STARKVILLE, Miss.--Groundbreaking research by a Mississippi State University student has garnered prestigious recognition from the Southeastern Microscopy Society.
For biomedical engineering doctoral candidate Sourav Patnaik, winning the 2013 Ruska Award is additional confirmation to move forward with his work examining a reproductive disorder affecting hundreds of thousands of women around the world.
Patnaik's presentation during the association's annual meeting in May, "Structural and Ultrastructure Analysis of Decellularized Sheep Vaginal Tissues," reflects months of work on engineering microscopic sheep tissue to treat Mayer-Rokitansky-Küster-Hauser (MRKH) syndrome, which occurs in humans.
In humans, the condition impacts about one in 5,000 women, whose pelvic organ development is incomplete.
"The organs develop differently, so females have all these problems: pain, they cannot conceive and they don't have proper hormone development, so that leads to secondary problems," Patnaik explained.
The most common surgical treatment is the McIndoe vaginoplasty, where a skin or muscle graft from the patient's leg is used to create a tissue engineered vaginal patch (TEVP), he said.
Alternatively, Patnaik proposed using select components from the reproductive tissue of female sheep, the most similar to human tissue, and make it suitable for human use. His study used decellularized vaginal sheep tissue to create a graft. The approach is unique in that Patnaik's approach is to harvest and repurpose the extracellular matrix to create a scaffold, or frame, to support tissue regeneration from human cells.
The engineered tissue underwent a variety of tests to determine whether it can live. The preliminary results, which Patnaik presented at the conference, suggest that the bioengineered vaginal tissue can work as a treatment. However, further research must be conducted to determine the biocompatibility and cell-support capability of these grafts.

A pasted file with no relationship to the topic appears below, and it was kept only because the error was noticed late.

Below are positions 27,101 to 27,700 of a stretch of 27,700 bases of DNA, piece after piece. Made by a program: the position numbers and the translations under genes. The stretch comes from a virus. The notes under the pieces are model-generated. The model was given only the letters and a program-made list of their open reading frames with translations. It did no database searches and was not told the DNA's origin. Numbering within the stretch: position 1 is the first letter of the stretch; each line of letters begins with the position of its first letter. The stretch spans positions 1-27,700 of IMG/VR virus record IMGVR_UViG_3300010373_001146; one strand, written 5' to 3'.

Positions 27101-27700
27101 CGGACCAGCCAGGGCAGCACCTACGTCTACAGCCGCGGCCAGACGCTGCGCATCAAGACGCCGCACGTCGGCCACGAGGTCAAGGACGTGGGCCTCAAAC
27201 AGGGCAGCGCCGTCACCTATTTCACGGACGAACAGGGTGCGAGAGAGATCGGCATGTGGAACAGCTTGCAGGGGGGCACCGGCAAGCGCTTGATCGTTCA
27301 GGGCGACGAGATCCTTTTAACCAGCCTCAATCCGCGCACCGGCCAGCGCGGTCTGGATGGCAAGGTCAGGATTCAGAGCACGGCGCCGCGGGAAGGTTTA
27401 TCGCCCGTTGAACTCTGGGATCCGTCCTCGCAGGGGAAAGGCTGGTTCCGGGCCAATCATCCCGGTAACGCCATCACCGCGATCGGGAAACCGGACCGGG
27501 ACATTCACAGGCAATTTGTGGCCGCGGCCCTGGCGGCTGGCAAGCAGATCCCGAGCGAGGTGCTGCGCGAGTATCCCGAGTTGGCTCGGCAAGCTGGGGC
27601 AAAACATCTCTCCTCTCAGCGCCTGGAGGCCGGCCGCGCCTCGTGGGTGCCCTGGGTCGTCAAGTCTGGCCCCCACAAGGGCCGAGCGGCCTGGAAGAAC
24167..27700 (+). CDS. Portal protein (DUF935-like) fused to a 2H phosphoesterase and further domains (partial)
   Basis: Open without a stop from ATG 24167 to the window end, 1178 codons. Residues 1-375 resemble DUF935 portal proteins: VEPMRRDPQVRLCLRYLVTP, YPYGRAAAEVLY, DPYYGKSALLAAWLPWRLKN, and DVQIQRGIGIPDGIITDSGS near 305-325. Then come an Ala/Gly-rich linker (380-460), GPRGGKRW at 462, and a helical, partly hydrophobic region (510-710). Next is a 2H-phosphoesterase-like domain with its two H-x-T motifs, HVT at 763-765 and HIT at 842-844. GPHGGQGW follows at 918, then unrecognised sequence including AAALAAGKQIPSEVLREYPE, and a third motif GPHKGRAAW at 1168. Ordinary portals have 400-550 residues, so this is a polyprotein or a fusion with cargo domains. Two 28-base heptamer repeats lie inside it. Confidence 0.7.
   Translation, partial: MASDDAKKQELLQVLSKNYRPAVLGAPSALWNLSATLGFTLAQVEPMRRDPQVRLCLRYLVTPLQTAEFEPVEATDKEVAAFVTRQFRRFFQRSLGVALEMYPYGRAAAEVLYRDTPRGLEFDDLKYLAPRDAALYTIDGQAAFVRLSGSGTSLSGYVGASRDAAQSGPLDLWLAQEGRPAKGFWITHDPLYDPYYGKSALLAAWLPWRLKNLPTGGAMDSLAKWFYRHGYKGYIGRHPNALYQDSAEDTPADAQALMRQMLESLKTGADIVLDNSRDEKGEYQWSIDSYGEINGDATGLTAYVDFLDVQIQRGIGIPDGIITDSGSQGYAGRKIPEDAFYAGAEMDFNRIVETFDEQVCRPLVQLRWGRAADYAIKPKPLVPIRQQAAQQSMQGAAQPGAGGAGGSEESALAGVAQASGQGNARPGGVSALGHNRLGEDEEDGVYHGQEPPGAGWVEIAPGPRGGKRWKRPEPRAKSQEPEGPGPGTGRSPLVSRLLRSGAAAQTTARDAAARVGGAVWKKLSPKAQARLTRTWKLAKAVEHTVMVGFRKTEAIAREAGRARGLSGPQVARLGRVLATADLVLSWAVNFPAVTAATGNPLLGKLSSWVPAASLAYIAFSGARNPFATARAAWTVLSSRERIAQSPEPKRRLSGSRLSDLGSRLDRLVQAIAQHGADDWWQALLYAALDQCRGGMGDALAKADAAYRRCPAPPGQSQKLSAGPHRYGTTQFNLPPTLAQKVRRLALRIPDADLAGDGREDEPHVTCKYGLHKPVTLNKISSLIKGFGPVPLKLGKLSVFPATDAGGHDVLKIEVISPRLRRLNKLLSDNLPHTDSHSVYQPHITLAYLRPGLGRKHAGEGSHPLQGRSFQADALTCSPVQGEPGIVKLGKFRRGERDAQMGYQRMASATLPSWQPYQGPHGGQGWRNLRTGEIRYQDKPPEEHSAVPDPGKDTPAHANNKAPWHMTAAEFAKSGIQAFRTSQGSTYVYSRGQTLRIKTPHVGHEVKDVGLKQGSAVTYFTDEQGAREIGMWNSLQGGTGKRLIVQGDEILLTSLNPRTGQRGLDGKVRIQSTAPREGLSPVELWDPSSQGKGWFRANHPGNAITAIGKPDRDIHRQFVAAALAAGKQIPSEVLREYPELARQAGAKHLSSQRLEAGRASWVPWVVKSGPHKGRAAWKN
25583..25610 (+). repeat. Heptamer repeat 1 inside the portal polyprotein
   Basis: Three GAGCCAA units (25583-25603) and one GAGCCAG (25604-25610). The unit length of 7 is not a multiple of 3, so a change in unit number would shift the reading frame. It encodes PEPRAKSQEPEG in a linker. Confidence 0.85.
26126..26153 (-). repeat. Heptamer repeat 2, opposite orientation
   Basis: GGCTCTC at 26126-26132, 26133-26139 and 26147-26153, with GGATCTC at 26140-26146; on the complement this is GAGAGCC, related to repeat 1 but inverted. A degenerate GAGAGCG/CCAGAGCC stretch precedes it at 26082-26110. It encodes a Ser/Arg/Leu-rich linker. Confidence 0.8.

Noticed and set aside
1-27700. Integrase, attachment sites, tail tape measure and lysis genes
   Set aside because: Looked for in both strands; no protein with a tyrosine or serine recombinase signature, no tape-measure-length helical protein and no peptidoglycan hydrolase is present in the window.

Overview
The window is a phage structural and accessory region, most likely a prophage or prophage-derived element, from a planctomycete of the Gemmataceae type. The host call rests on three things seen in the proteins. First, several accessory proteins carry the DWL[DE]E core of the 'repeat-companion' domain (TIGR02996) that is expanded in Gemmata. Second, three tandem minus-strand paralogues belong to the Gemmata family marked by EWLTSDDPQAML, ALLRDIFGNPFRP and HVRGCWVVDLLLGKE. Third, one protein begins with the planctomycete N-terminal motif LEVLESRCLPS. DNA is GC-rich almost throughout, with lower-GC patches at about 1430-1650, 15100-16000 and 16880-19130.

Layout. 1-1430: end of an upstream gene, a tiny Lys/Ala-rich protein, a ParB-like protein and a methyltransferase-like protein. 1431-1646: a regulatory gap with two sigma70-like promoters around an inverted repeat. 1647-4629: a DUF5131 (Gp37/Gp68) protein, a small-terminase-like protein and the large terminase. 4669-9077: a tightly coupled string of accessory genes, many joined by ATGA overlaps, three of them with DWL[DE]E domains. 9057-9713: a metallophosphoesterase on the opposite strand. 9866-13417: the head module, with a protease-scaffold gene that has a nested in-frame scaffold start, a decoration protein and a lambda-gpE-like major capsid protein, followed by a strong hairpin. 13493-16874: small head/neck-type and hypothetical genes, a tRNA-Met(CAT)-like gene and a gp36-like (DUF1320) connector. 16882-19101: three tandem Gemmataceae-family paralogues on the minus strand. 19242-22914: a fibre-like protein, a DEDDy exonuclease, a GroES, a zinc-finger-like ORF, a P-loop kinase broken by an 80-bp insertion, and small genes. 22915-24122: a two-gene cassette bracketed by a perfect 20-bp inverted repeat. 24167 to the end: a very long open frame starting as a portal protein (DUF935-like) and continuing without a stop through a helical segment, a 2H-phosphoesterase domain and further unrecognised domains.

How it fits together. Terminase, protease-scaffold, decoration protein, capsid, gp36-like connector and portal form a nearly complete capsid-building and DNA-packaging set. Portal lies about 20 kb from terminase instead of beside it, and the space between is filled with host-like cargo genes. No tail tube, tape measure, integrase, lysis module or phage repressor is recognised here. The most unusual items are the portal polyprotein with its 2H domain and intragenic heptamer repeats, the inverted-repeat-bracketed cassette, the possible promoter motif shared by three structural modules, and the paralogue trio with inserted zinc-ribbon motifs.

Patnaik said this project will lead researchers to quantify the mechanical property of the pelvic floor tissues.
After further animal treatments, it could be introduced for human study, he added.
The work was made possible by Mississippi Agricultural and Forestry Experiment Station Strategic Research Initiative (MAFES-SRI).
Patnaik credited his research team as another critical component of the study's success.
It included Amanda Lawrence, outreach coordinator for the Institute for Imaging and Analytical Technologies; David Christiansen, assistant professor in pathobiology and population medicine for MSU's College of Veterinary Medicine; Peter Ryan, associate provost for academic affairs; and Jun Liao, associate professor of agricultural and biological engineering.
Fellow doctoral candidates Bryn Brazile, of Baldwyn, and Benjamin Weed, of Huntsville, Ala., also played important roles in the study, Patnaik said.
"After two painstaking months, we got something presentable together. If they don't find a candidate, they don't give the award," Patnaik said. "I'm the sixth person from Mississipppi State to have received the award from Mississippi State."
Patnaik expects to complete his doctoral degree in 2014.